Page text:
Google Forges Patent-Licensing Deal With Cisco to Curb Lawsuits
Google Inc. (GOOG) and Cisco Systems Inc. (CSCO), two of Silicon Valley’s largest companies, entered a long-term deal to license each other’s intellectual property, saying they want to curb the patent lawsuits that have plagued the industry.
The agreement covers a broad range of products and allows each company to extract “significant value” from its patents, according to a statement today. Financial terms weren’t disclosed.
The pact brings together two businesses that rarely compete directly: Cisco is the largest maker of networking equipment, while Google is the market leader in Internet searches and smartphone software. Still, the agreement will decrease the risk of future lawsuits, the companies said in the statement. The technology industry has been embroiled in litigation in recent years, especially over the smartphone technology developed by Apple Inc., Samsung Electronics Co. and Google.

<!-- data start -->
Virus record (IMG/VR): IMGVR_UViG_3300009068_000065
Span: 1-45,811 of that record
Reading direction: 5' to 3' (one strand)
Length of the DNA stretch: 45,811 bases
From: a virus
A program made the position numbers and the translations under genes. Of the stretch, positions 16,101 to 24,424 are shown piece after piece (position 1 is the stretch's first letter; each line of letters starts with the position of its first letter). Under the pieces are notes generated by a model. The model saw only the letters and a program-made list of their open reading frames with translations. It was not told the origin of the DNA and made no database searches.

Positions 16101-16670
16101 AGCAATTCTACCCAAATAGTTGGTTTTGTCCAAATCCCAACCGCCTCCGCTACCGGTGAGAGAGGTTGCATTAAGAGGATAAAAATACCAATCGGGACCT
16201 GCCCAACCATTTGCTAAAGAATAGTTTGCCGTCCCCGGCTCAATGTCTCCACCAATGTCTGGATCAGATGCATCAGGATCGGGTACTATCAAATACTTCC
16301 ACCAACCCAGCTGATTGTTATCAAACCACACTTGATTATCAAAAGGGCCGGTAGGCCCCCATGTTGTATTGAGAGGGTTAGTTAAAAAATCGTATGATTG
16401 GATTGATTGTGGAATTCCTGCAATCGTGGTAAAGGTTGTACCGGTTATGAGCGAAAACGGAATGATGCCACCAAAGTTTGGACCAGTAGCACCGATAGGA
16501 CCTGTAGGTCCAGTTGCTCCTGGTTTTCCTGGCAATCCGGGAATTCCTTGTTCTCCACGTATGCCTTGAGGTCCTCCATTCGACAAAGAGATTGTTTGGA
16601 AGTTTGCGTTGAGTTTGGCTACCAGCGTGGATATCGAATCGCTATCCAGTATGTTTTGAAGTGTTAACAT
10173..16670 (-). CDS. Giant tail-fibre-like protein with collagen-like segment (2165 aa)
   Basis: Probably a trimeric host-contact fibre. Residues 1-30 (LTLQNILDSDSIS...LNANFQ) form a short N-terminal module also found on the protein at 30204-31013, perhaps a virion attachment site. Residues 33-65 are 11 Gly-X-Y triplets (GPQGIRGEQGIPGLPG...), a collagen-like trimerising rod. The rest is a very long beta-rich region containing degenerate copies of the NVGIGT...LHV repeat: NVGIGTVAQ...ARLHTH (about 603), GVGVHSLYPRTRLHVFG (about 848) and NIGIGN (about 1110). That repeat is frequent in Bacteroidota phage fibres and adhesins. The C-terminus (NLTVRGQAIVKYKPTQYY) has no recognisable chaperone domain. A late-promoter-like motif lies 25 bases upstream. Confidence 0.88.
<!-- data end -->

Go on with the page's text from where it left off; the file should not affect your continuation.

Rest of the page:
“In today’s overly litigious environment, crosslicensing is an effective way for technology companies to work together and help prevent unnecessary patent lawsuits,” said Dan Lang, vice president of intellectual property at San Jose, California-based Cisco.
Both Cisco and Mountain View, California-based Google belong to a patent-advocacy group called Coalition for Patent Fairness.
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